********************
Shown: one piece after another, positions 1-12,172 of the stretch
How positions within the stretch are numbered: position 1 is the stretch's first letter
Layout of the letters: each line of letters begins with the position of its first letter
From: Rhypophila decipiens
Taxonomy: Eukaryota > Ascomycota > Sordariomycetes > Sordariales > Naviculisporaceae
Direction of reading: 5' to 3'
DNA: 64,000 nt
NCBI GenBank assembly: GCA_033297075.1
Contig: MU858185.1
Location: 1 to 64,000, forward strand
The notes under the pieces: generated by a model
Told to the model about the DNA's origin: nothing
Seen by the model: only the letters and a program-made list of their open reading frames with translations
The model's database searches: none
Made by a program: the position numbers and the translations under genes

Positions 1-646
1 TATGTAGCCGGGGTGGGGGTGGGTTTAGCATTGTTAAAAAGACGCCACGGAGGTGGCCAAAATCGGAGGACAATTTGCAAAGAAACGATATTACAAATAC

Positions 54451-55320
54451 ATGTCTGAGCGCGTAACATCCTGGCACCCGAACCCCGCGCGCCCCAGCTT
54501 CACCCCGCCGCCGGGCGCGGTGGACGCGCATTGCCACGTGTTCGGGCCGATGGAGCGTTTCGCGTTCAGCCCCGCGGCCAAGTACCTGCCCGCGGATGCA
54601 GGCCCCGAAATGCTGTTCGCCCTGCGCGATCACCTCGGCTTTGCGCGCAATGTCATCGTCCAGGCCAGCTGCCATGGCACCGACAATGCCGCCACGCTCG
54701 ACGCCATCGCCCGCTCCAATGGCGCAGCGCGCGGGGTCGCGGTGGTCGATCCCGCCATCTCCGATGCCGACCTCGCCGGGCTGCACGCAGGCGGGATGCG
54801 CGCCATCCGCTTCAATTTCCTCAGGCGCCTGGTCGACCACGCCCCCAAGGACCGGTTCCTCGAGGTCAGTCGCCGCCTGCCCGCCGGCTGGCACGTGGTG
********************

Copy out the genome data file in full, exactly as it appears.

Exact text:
Shown: one piece after another, positions 1-12,172 of the stretch
How positions within the stretch are numbered: position 1 is the stretch's first letter
Layout of the letters: each line of letters begins with the position of its first letter
From: Rhypophila decipiens
Taxonomy: Eukaryota > Ascomycota > Sordariomycetes > Sordariales > Naviculisporaceae
Direction of reading: 5' to 3'
DNA: 64,000 nt
NCBI GenBank assembly: GCA_033297075.1
Contig: MU858185.1
Location: 1 to 64,000, forward strand
The notes under the pieces: generated by a model
Told to the model about the DNA's origin: nothing
Seen by the model: only the letters and a program-made list of their open reading frames with translations
The model's database searches: none
Made by a program: the position numbers and the translations under genes

Positions 1-646
1 TATGTAGCCGGGGTGGGGGTGGGTTTAGCATTGTTAAAAAGACGCCACGGAGGTGGCCAAAATCGGAGGACAATTTGCAAAGAAACGATATTACAAATAC

Positions 54451-55320
54451 ATGTCTGAGCGCGTAACATCCTGGCACCCGAACCCCGCGCGCCCCAGCTT
54501 CACCCCGCCGCCGGGCGCGGTGGACGCGCATTGCCACGTGTTCGGGCCGATGGAGCGTTTCGCGTTCAGCCCCGCGGCCAAGTACCTGCCCGCGGATGCA
54601 GGCCCCGAAATGCTGTTCGCCCTGCGCGATCACCTCGGCTTTGCGCGCAATGTCATCGTCCAGGCCAGCTGCCATGGCACCGACAATGCCGCCACGCTCG
54701 ACGCCATCGCCCGCTCCAATGGCGCAGCGCGCGGGGTCGCGGTGGTCGATCCCGCCATCTCCGATGCCGACCTCGCCGGGCTGCACGCAGGCGGGATGCG
54801 CGCCATCCGCTTCAATTTCCTCAGGCGCCTGGTCGACCACGCCCCCAAGGACCGGTTCCTCGAGGTCAGTCGCCGCCTGCCCGCCGGCTGGCACGTGGTG